Friday, July 13, 2018

Pinch me!

This summer seems to have directed me towards 'fun' art projects rather than 'work' art projects. Granted, the 'work' projects are also fun, but I seem to expect more of myself when I'm thinking "This could end up framed and on someone's wall."

Last fall I had purchased a Pinch Me Ball kit from Jenny Perruzzi's Acadia Laser Creations on Etsy. I decided it was time to try to make this thing. This is the kit with instructions and supplies. The paper colors I got are one of my favorite combinations!

Here are the three strips with tangling and shading completed. I used some Glaze and Stardust and metallic inks and they don't show up very well, especially on the purple paper.
Generally I found it a fairly simple process to construct the ball, except for folding the last arcs on the last ring. That took a bit of fine-fingered finagling.

Here are six views of the finished piece. Pretty cool! I forgot to add a hanging string, but I think I can do that later if I want to. Hmmm... I might make more.

If you'd like to order one of these kits for yourself, go here.

Tuesday, July 3, 2018

Spundalaz, the results

These are the zendala tiles that resulted from my attempt to begin some spundalaz. (If you missed that post, check here.) They are not what I had envisioned!

However, waste not want not.

The first one I completed is the top left tile. It ended up a lot more blue and I'm happy with it.

Next was the middle bottom tile. I like what looks like a crescent moon, and I particularly like it on the oatmeal paper I used behind it!

Then came a very green one (top right). I refer to it as the Irish one.

I'm least happy with this one. I'd begun Xyp in one ring, didn't like it, turned it into triangles. That was alright. I also didn't mind the multi-colors that got into it. There was something too low-key about it, so I added metal leaf. That was too high-key. I covered parts of the metal with black Identipen, which helped.

I almost didn't finish the fifth one (lower left). See how it's off-center? It was too weird. I had started with Dex around the perimeter, but it didn't go evenly and there was a .5 cm space left. Sheesh. Breathe. No mistakes, just opportunities. Hmmm. What if there were a crack in it? All I can do is quote Leonard Cohen, "There is a crack in everything. That's how the light gets in."
I lightened the edges of the crack. There's also Glaze ink in the outer ring's black squares.

An angled view.
Another angled view.
A close-up view.
If you're unfamiliar with the song, here is Leonard Cohen performing it.

Monday, July 2, 2018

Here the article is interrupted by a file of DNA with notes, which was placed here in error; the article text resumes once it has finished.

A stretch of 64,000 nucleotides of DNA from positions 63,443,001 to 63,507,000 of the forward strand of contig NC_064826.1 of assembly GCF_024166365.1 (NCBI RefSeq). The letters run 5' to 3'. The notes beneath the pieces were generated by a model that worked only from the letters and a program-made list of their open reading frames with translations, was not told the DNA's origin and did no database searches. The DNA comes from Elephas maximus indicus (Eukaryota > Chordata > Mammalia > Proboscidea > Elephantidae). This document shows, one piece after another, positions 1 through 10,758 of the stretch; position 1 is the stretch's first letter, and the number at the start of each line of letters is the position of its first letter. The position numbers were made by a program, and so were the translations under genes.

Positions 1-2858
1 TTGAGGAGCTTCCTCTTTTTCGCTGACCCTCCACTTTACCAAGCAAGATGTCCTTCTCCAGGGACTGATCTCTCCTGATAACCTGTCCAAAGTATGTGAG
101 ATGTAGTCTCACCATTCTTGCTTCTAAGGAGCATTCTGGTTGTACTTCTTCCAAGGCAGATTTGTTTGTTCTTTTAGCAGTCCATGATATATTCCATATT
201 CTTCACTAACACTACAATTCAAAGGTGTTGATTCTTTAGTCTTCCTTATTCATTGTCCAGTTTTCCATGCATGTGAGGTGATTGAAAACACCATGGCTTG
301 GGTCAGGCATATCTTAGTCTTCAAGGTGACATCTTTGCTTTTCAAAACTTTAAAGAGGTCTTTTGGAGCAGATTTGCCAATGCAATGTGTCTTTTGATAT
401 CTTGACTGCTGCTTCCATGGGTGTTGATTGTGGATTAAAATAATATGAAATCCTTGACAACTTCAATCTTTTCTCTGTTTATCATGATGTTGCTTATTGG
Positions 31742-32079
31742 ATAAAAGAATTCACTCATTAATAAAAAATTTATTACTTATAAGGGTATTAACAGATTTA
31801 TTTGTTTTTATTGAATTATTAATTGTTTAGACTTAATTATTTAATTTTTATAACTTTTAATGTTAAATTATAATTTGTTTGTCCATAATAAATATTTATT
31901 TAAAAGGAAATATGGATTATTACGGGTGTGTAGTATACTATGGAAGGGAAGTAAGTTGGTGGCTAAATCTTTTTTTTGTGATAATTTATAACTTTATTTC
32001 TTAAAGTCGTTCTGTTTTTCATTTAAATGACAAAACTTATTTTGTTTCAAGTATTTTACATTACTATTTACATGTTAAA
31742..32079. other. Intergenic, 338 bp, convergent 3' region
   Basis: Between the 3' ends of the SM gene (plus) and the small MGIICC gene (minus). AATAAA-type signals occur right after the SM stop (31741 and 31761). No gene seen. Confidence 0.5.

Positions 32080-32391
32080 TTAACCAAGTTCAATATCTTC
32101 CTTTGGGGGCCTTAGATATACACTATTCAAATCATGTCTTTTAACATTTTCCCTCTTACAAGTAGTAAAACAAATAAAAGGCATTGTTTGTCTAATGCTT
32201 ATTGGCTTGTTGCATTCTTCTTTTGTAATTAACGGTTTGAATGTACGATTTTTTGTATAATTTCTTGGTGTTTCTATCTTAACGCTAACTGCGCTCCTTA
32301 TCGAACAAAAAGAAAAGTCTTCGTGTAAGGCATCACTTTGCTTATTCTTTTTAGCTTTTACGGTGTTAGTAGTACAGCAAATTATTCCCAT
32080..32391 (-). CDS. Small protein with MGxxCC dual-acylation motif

Spundalaz, an attempt

I don't have a paint-spinner gadget, but I do have a small, plastic lazy susan in the kitchen cupboard. I decided to see if it would work to spin paint as the first step in creating spundalaz (brainchild of CZT Chris Titus).

Here's my set-up: a zendala tile with a bit of white sticky-tack in the middle of a lazy susan from the kitchen, inside a cheap square platter from the Dollar Store. I thought I'd better put the spinner in a box of some sort. I didn't want paint flying everywhere.
I need not have been concerned. There was no way I could spin that sucker fast enough to get the paint to spin and spread. Plus, it kept wandering around the square platter. So I spritzed the tile with water and held a wood skewer lightly against the paper to make the paint spread in circles.

No mistakes right? Just opportunities. It's a good life motto.

These are the five zendala tiles I got as a result. Four are white and one is tan (lower right; it looks much darker than it really is).

So, let's see what becomes of these. Come back tomorrow for the results!

Sunday, June 24, 2018

Cadent squared follow-up

I've been seeing some wonderful work inspired by my recent post Cadent squared, a simple tangleation of Cadent that creates lots of wonderful variations.

Here's a page from Anita Westin's Tangle-a-Day calendar showing the original curvy Cadent and a number of Cadent squared variations.
If the pattern is drawn large enough, the sections can be Aura'd inside, and another tangle drawn there. Here is an example from Jani Romero, a student of CZT Jan Brandt.
Marguerite Samama, a CZT in the Netherlands, sent me a picture of something she did using triangles for Cadent instead of squares. She's used circles for the initial points of reference and then done the connecting lines with a jog in them, as I showed in my earlier post. Quite a different look!

Here are some different variations from Tomàs Padrós, a tangler in Spain. Going from more detail in the center to less at the perimeter makes a very interesting tile.

I had a few more tries in my Tangle-a-Day calendar.


Monday, June 18, 2018

Phi Day! .618

You may know that international Pi Day is March 14 each year, 3.14. (You can see my special triangular art for Pi Day 2017 here.)